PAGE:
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Cheap Chinese wheels hit by dumping slug
Anti-dumping duty of up to 87.8 per cent slapped on ‘unfair’ Chinese alloy wheels
1 Jun 2012
CHINESE alloy wheel importers have been hit with anti-dumping import duties of up to 87.8 per cent after an Australian government investigation into claims of under-priced wheels being sold in Australia to car manufacturers and aftermarket retailers.
Customs investigators found that the Chinese manufacturers were getting up to 34 forms of government assistance, including cut-price aluminium from government-owned smelters and a range of tax breaks.
The anti-dumping duties, which vary depending on the particular case, are an interim measure until a final determination by the home affairs minister Jason Clare.
Australian car-makers Ford Australia and GM Holden have been caught up in the action that was triggered by a complaint by Australia’s biggest alloy wheel manufacturer, Arrowcrest Group – the Adelaide-based maker of ROH wheels – which has suffered a major slump in wheel sales since 2003.
The impost on the Chinese-sourced wheels imported by the car-makers is at the lower end of the scale, at 8.2 per cent. GoAuto believes these wheels are made by CITIC Dicastal Wheel Manufacturing in China.
A spokesperson for GM Holden said the company would be impacted by the decision, but that it was too early to say what the full impact would be.
Like other companies, Holden is waiting on Customs' final finding and recommendations, which are due to be handed down next week, as well as the minister's response.
Under the interim measures, wheels from one of the world’s biggest alloy wheel manufacturers, YHI Manufacturing, will be hit with the maximum slug of 87.7 per cent, as will all manufacturers who did not co-operate with the investigation by the Australian Customs and Border Protection Service.
The complaint was lodged by Arrowcrest to save its Woodville plant and its 140 workers from being put out of business by what it regards as unfair competition from the cheap imports.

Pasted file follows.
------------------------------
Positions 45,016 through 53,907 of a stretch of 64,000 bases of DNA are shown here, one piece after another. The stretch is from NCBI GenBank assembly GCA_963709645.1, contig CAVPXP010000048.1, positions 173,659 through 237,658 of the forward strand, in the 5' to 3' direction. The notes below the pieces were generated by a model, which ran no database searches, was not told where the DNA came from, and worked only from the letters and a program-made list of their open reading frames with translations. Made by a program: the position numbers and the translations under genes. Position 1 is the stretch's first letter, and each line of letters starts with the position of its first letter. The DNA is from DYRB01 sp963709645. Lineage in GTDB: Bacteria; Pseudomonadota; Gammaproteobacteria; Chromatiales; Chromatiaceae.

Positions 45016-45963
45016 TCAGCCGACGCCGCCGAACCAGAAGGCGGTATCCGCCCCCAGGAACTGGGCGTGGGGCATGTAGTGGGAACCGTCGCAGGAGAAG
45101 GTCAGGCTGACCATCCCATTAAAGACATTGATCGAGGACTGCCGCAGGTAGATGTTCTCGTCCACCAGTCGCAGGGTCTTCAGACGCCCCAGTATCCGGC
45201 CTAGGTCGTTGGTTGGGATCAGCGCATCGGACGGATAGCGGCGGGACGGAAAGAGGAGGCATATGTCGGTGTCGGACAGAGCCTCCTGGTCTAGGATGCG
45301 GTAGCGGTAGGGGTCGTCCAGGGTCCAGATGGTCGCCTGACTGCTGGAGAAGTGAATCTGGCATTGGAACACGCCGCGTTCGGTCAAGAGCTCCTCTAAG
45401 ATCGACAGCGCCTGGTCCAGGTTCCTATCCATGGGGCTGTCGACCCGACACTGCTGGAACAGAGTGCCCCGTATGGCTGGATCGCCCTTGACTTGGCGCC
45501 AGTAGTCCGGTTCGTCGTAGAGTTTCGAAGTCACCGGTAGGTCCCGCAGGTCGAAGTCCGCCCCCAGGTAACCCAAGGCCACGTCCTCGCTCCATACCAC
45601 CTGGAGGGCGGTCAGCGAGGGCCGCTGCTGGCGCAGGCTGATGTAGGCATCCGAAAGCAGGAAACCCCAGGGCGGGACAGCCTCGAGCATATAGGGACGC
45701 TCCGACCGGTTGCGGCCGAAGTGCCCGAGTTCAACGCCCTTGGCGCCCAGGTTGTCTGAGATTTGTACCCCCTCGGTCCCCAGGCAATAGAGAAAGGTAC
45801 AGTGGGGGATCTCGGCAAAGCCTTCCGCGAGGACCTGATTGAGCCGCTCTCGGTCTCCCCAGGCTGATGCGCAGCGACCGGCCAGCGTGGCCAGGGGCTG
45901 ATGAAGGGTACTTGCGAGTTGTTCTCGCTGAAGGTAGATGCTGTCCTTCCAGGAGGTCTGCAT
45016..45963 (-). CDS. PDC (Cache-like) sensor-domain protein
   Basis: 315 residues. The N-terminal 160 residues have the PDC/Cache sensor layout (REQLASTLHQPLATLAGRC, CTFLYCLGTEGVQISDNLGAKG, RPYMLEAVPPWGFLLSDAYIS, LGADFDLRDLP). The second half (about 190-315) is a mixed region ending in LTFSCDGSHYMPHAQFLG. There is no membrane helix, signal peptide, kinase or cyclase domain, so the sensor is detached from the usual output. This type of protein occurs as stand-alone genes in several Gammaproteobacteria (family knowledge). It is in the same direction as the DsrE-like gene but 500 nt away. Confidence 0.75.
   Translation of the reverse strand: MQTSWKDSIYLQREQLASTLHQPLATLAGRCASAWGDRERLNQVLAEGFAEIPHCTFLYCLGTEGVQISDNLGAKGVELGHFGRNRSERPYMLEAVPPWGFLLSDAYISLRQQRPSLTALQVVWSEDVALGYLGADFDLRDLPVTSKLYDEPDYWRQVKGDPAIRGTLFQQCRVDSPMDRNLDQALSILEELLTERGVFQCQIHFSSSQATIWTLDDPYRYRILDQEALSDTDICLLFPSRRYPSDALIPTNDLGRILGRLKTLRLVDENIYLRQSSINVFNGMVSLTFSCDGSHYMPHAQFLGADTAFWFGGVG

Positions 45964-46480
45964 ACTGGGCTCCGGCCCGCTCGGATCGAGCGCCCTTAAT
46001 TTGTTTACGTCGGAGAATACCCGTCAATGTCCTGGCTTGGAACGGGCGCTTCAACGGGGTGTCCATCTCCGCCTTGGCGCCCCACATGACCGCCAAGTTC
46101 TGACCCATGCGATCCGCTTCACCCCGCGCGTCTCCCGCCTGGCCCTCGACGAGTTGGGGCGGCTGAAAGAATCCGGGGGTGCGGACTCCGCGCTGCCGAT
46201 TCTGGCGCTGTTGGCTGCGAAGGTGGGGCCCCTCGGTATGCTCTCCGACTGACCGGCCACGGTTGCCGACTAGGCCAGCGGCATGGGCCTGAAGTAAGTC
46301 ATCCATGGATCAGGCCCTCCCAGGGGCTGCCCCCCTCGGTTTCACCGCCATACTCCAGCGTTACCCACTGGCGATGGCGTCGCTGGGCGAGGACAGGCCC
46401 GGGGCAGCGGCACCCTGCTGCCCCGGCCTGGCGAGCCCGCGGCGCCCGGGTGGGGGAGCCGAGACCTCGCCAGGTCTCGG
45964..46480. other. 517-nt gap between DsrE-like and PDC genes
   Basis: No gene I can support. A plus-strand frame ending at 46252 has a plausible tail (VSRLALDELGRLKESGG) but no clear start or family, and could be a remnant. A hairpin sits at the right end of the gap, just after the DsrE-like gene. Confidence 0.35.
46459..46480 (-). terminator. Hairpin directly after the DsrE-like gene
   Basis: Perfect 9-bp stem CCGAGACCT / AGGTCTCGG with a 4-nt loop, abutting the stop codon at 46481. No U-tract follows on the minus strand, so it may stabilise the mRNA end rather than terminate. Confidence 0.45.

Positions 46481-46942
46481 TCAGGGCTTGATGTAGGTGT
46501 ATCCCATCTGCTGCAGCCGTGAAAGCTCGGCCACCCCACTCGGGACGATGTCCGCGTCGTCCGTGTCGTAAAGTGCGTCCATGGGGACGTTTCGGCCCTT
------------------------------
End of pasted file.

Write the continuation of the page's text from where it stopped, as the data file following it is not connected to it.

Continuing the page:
ROH national sales manager Peter Hitchen told GoAuto that Arrowcrest had once produced 65,000 wheels a year in Australia, but that had fallen to 9000 a year.
Left: An ROH wheel.
He said ROH had once supplied all Australian vehicle manufacturers with both steel and alloy wheels, but now the company’s only original equipment customer in Australia was Toyota Australia.
ROH wheels have been made in Adelaide since 1946, when the factory was established at Woodville North by a British consortium.
The investigation was initiated in November last year, with the preliminary findings handed down in April. The duties imposed on the various importers range from just 2.0 per cent to 87.8 per cent, and will come into force on June 11.
Arrowcrest told the federal government that one of the local car-makers had used a price quote from a Chinese product as a lever to drive down the price of locally made wheels to unprofitable levels.
The company also pointed to declining Chinese wheel prices, even though the price of the raw material – aluminium – had risen 80 per cent on global markets.
One type of wheel supplied by a Chinese manufacturer to an OE manufacturer was undercut by a Chinese replacement to the tune of $40 to $50, costing Arrowcrest a supply deal that had been in place for more than 10 years.
The federal investigation concluded: “Based on this analysis and evidence provided by Arrowcrest, there appear to be reasonable grounds to support the claim that exports of ARWs (alloy road wheels) from China at dumped and/or subsidised prices have caused material injury to the Australian industry in the form of price depression and price suppression during the investigation period by undercutting the Australian industry’s selling prices.”
Most of Arrowcrest’s lost volume occurred between 2003 and 2007, before stabilising.
Australian wheel manufacturers were not the only ones to suffer a slump, with wheel importers from other countries suffering an even bigger decline in the face of the Chinese competition.
Although Arrowcrest brought the action, it was supported by two smaller Australian manufacturers, Dragway and Performance Wheels.
On the importer side, Customs and Border Protection officers received information supplied by importers Mullins Wheels, PDW, GM Holden, Versus Wheels, Primal and YHI Australia.
According to the official report, alloy wheel retailers Bob Jane T-Marts and Speedy Wheels “declined to fully co-operate”.
The dumping claim and subsequent action is the first of its type concerning the wheel industry.
GoAuto understands that many wheel retailers are unhappy about the development, fearing that the rapid price rise will adversely affect their businesses, even driving some to the wall.
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